For years, the Tony Hawk’s Pro Skater franchise has been on less-than-radical form. After delivering a handful of the greatest games – skateboarding or otherwise – ever made, the series began to bail hard, culminating in the baffling disappointment of supposed 2015 reboot Tony Hawk’s Pro Skater 5. But now that shiny new remasters of classic late ‘90s and early ‘00s titles are big business on current-gen consoles, here comes the Tony Hawk game that fans have long wanted: an all-singing, all-kickflipping ground-up remake of Tony Hawk’s Pro Skater (aka Tony Hawk’s Skateboarding) and series high-point Tony Hawk’s Pro Skater 2, bundled together in one righteous package.
To be clear, it’s not the first time the classic early Pro Skater titles have resurfaced – but where 2012’s digital-only Tony Hawk’s Pro Skater HD on PS3 and Xbox 360 featured erratic physics and a lack of attention to detail, with an incomplete roster of levels from the first two games, the new Pro Skater 1+2 gets the most important thing right: it feels exactly like the original games. Developers Vicarious Visions – who were also behind 2017’s Crash Bandicoot N. Sane Trilogy remake – have emulated the handling and trick-timing perfectly, meaning that original (read: old) fans can sit back and let the muscle memory kick in.
There have been a few subtle tweaks to the gameplay. Mechanics from the later Pro Skater games, including reverts and transfers (near-essential for linking tricks into high-scoring combos), have been implemented – a choice that most players will welcome, though purists have the option to turn them off – and the original collectible cash icons have been streamlined into simple stat points that you can use to boost your key skating abilities. Bails, formerly bloody affairs that left red splatters across the concrete, have been toned down and replaced with a glitching effect, as if you’re an avatar in an Assassin’s Creed-esque simulation, while some of the songs have been switched for radio edits (not a big deal, but you’ll miss swearing along to the chorus of Rage Against The Machine’s ‘Guerrilla Radio’).
It looks and feels exactly how you remember the original games – while in reality upgrading them in every way.
For the most part, though, the soundtrack is a belter – always a huge part of the identity of the original games, the majority of the songs from Pro Skater and Pro Skater 2 have made it through, from Goldfinger’s iconic ‘Superman’, to Papa Roach’s thrashy ‘Blood Brothers’, to that version of ‘Bring The Noise’ by Anthrax and Public Enemy. The OG tunes are joined by a significant number of new songs – highlights including Skepta’s ‘Shutdown’ and DZ Deathrays’ ‘IN-TO-IT’ – which feel of a piece with the raucous energy of the original tracklist.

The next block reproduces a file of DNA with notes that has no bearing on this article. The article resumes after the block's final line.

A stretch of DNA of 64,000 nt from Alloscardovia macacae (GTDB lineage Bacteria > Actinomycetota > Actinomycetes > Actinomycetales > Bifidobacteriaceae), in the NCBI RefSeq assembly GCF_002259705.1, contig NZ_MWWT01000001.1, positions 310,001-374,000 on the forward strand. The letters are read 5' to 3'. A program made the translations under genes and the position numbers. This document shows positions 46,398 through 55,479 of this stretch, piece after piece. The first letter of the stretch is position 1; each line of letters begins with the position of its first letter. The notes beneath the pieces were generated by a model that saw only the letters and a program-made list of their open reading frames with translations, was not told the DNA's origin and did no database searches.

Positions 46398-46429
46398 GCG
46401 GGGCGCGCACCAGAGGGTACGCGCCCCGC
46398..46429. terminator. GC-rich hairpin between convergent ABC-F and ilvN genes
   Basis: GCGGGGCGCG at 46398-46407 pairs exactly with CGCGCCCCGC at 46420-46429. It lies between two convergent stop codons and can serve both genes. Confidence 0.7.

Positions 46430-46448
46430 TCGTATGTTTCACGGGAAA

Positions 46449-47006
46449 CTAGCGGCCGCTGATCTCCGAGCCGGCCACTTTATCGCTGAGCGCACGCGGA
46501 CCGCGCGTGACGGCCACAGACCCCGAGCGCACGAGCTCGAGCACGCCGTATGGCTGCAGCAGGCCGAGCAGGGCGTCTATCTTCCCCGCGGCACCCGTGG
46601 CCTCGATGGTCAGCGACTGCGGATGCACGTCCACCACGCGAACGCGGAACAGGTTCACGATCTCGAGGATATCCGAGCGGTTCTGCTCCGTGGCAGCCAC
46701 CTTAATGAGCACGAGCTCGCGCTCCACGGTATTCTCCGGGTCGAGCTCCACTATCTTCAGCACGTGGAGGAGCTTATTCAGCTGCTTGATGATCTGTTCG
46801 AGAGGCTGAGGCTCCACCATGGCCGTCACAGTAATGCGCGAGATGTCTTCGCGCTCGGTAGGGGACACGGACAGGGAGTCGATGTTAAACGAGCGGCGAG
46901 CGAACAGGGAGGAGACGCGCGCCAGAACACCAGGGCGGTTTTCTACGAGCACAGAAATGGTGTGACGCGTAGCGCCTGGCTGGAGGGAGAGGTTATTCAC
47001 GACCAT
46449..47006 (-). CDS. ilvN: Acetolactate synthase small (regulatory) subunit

The soundtrack isn’t the only place where Tony Hawk’s Pro Skater 1+2 expertly balances old and new – the roster of skaters features all the familiar favourites, including Steve Caballero, Kareem Campbell, Elissa Steamer and Bucky Lasek, whose character models are not only much more detailed than their basic PS1 counterparts, but capture how all skaters look today, which is a nice touch. They’re now joined by new blood reflective of the most notable skaters of the moment, including Nyjah Huston, Riley Hawk, and Leo Baker – it’s the most diverse and inclusive skater line-up in the series so far, while the create-a-skater mode offers plenty of scope to craft your own identity.
The biggest upgrade, though, is the visual one. Pro Skater 1+2 is really, really, ridiculously good-looking – where Pro Skater 5 felt cartoonish and cheap, Vicarious Visions has spared no expense in bringing the classic levels to life. They’re flawlessy recreated, textured and detailed and bathed in beautiful lighting effects – from the shadows cast as you drop into THPS1’s Warehouse, to the gorgeous perma-sunset of the Venice Beach level in THPS2.
While effectively two games in one, the 19 levels presented here won’t take longtime fans too long to complete – especially for anyone who still remembers the location of every secret tape. And while your skill points now apply equally to every skater, meaning you don’t have to upgrade each one individually, there are character-specific ‘Challenges’ (and the return of the Create-A-Park mode) that should add a reasonable amount of longevity – but really, the joy here is simply in cruising around all the old levels again.
Like the best remakes, Tony Hawk’s Pro Skater 1+2 looks and feels exactly how you remember the original games – while in reality upgrading them in every way. It takes everything that made the Tony Hawk series such a cultural force and so endlessly replayable, with thoughtful additions that make 20-year-old games feel current and relevant. The result isn’t just a game: for a certain generation, it’s a priceless time portal back to the year 2000. Now, when can we get Tony Hawk’s Pro Skater 3+4?